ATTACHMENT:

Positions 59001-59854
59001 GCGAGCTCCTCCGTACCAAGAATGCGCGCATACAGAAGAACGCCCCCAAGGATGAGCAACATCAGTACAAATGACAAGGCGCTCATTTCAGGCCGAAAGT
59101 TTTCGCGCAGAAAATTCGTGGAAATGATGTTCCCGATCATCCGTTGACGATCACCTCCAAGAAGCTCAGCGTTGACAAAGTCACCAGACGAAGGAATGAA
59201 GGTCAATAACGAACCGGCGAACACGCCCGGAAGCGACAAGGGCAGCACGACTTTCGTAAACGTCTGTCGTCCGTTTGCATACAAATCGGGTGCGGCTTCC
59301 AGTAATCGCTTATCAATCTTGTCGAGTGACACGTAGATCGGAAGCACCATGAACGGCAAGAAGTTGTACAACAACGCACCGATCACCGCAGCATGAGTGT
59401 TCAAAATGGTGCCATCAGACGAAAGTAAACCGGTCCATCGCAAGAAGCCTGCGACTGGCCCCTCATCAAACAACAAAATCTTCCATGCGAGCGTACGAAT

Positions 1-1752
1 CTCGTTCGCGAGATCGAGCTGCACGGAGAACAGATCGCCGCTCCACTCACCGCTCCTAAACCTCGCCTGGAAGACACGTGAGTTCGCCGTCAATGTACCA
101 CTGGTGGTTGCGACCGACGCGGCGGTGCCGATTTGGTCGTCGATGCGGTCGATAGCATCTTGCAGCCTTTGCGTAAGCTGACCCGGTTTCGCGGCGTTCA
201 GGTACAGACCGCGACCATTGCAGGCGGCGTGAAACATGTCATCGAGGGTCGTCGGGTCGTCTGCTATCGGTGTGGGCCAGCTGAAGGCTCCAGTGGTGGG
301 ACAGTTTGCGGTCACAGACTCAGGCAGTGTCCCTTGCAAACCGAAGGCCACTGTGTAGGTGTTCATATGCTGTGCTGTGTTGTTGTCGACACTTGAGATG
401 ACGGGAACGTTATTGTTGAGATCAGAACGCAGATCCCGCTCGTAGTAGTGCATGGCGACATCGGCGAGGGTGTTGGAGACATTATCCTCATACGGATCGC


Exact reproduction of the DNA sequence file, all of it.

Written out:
Positions 59001-59854
59001 GCGAGCTCCTCCGTACCAAGAATGCGCGCATACAGAAGAACGCCCCCAAGGATGAGCAACATCAGTACAAATGACAAGGCGCTCATTTCAGGCCGAAAGT
59101 TTTCGCGCAGAAAATTCGTGGAAATGATGTTCCCGATCATCCGTTGACGATCACCTCCAAGAAGCTCAGCGTTGACAAAGTCACCAGACGAAGGAATGAA
59201 GGTCAATAACGAACCGGCGAACACGCCCGGAAGCGACAAGGGCAGCACGACTTTCGTAAACGTCTGTCGTCCGTTTGCATACAAATCGGGTGCGGCTTCC
59301 AGTAATCGCTTATCAATCTTGTCGAGTGACACGTAGATCGGAAGCACCATGAACGGCAAGAAGTTGTACAACAACGCACCGATCACCGCAGCATGAGTGT
59401 TCAAAATGGTGCCATCAGACGAAAGTAAACCGGTCCATCGCAAGAAGCCTGCGACTGGCCCCTCATCAAACAACAAAATCTTCCATGCGAGCGTACGAAT

Positions 1-1752
1 CTCGTTCGCGAGATCGAGCTGCACGGAGAACAGATCGCCGCTCCACTCACCGCTCCTAAACCTCGCCTGGAAGACACGTGAGTTCGCCGTCAATGTACCA
101 CTGGTGGTTGCGACCGACGCGGCGGTGCCGATTTGGTCGTCGATGCGGTCGATAGCATCTTGCAGCCTTTGCGTAAGCTGACCCGGTTTCGCGGCGTTCA
201 GGTACAGACCGCGACCATTGCAGGCGGCGTGAAACATGTCATCGAGGGTCGTCGGGTCGTCTGCTATCGGTGTGGGCCAGCTGAAGGCTCCAGTGGTGGG
301 ACAGTTTGCGGTCACAGACTCAGGCAGTGTCCCTTGCAAACCGAAGGCCACTGTGTAGGTGTTCATATGCTGTGCTGTGTTGTTGTCGACACTTGAGATG
401 ACGGGAACGTTATTGTTGAGATCAGAACGCAGATCCCGCTCGTAGTAGTGCATGGCGACATCGGCGAGGGTGTTGGAGACATTATCCTCATACGGATCGC